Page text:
Wednesday, October 28, 2009

AMELIA, The Movie, Also Crashes



I was looking forward to seeing AMELIA this weekend, the biopic about the late Amelia Earhart, but it is not playing near me. So far, the reviews have not been kind to the movie, and I am disappointed.

Most think the subject is worthy but that neither the director Mira Nair, or the script has the moxie to match that of the late aviatrix. Descriptions of the movie run from cookie-cutter, paint-by-the-number, to generated by a computer screenwriting program. One critic even grandstands declaring, "This movie proves the Biopic is dead."

Director Mira Nair (THE NAMESAKE) is Indian. One of her most recent movies is BOLLYWOOD. I suspect that a cultural divide between the director and the esteem with which Americans hold Earhart could account for some of the negative criticism. In other words, something was lost in translation.

The film is lauded for its beautiful cinematography and for actress Hilary Swank's performance, but passion, probably due to the poor dialog in the script, is lacking. That's sad, because Amelia Earhart, by most accounts, was a passionate woman - - passionate about flying, being the best, love, sex, money, and being a celebrity. Above all, she had to fly!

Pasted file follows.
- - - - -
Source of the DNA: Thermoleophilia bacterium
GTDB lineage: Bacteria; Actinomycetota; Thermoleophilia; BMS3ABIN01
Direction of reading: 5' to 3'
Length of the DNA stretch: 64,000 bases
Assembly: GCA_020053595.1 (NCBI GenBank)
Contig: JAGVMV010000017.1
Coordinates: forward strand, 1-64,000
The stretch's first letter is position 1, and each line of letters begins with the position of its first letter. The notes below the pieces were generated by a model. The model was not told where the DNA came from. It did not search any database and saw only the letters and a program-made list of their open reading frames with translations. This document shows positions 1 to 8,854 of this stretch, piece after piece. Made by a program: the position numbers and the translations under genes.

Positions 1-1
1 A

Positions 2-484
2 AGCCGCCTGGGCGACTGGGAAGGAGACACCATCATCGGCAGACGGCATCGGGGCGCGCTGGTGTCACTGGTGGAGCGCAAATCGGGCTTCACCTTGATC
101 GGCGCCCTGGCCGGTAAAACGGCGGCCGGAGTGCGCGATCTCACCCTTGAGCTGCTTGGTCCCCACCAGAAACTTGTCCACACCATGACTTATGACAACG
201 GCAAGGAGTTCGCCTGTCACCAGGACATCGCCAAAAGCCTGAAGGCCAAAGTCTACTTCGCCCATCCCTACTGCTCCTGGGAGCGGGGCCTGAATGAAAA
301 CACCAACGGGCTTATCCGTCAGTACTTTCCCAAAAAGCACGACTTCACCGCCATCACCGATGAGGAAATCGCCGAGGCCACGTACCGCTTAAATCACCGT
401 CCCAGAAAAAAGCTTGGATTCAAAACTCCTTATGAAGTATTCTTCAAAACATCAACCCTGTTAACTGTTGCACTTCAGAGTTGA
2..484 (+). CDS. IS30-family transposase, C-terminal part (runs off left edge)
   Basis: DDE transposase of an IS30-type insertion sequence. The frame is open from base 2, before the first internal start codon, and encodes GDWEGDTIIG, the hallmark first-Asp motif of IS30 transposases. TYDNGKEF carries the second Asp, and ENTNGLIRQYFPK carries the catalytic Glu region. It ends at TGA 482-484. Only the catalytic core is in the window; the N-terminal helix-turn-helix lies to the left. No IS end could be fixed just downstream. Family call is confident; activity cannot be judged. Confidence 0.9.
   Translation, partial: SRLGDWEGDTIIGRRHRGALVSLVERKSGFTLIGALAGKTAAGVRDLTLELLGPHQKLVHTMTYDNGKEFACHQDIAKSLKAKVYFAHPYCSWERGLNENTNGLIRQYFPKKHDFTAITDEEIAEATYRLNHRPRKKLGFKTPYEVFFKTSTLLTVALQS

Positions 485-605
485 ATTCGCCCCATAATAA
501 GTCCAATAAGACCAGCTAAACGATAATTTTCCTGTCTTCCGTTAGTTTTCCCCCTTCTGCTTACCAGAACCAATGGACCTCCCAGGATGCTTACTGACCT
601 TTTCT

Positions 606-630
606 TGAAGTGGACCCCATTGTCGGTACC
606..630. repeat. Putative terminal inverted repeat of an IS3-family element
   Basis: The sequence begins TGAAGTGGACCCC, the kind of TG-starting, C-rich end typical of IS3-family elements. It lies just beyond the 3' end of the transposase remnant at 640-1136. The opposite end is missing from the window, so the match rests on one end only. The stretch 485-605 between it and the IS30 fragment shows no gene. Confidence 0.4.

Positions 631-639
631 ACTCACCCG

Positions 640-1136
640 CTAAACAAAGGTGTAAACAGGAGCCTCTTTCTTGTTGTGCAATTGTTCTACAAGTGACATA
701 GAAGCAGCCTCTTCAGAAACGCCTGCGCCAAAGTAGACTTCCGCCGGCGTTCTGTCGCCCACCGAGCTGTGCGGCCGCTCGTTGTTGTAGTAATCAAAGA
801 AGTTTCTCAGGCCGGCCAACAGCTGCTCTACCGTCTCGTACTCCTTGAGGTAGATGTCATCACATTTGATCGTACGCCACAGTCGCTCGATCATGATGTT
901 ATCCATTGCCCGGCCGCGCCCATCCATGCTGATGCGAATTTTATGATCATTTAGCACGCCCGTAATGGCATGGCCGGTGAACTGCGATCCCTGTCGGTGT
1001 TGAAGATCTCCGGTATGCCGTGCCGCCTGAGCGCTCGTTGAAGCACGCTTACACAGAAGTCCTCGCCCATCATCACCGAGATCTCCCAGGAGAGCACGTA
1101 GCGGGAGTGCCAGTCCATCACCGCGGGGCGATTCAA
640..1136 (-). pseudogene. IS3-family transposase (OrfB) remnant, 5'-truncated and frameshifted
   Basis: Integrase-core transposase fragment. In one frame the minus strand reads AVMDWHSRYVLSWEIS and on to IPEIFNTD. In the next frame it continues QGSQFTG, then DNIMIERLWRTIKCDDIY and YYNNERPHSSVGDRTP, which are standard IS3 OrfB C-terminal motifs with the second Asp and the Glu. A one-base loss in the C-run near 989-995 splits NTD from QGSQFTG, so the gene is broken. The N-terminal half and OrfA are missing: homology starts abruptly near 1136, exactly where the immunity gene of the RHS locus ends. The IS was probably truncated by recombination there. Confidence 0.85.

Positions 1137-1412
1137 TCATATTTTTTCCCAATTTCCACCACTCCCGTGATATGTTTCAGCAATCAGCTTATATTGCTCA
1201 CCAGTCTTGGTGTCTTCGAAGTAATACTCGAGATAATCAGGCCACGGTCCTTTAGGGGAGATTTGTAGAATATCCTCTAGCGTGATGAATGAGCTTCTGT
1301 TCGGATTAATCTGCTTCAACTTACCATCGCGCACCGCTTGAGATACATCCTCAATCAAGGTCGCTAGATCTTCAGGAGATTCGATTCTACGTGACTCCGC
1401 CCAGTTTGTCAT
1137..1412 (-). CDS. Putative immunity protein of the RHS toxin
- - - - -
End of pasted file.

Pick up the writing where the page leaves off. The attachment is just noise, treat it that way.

Richard Gere stars as Earhart's older husband and promoter, Publisher Richard Putnam. Ewan McGregor plays Gene Vidal, father of Gore, who was one of Earhart's real-life flings. Apparently, the only fling she is allowed in this movie.

Lisa Schwarzbaum of Entertainment Weekly, was very critical of the movie. She asks, "How could so tradition-busing a role model have resulted in so square, stiff, and earthbound a movie?"

All the critics seem to agree that the main problem is with the script by Ron Bass and Anna Hamilton Phelan, which is based on biographies by Susan Butler and Mary S. Lovell. However, the director could have changed those things in the script that, as Schwarzbaum states, "overload the picture with a cargo of messages, so much so that she [Nair] deadens her subject's spirit."

Schwarzbaum isn't the only critic that disliked the musical score for the movie which, apparently, telegraphs impending action and makes one wish for the score of OUT OF AFRICA instead.

Also, not one review mentioned that they flew a real vintage Lockheed Electra in the movie, the type of plane Earhart flew. It was the first turboprop airliner produced in the United States. Unfortunately, it gained the nickname of "Killer Airliner" because of so many crashes. Fifteen still fly today, mostly as cargo planes. Apparently, the Electra is the only authentic aspect of this movie.

I went to a local movie theater Monday and noticed that AMELIA was not among the posters of "coming attractions." I asked the manager when AMELIA might be showing. He replied, "Well. I don't think we will show it. The reviewers this weekend clobbered it." I admitted that I had noticed.

Meanwhile, enjoy this:



For more videos about Earhart, click title of post.

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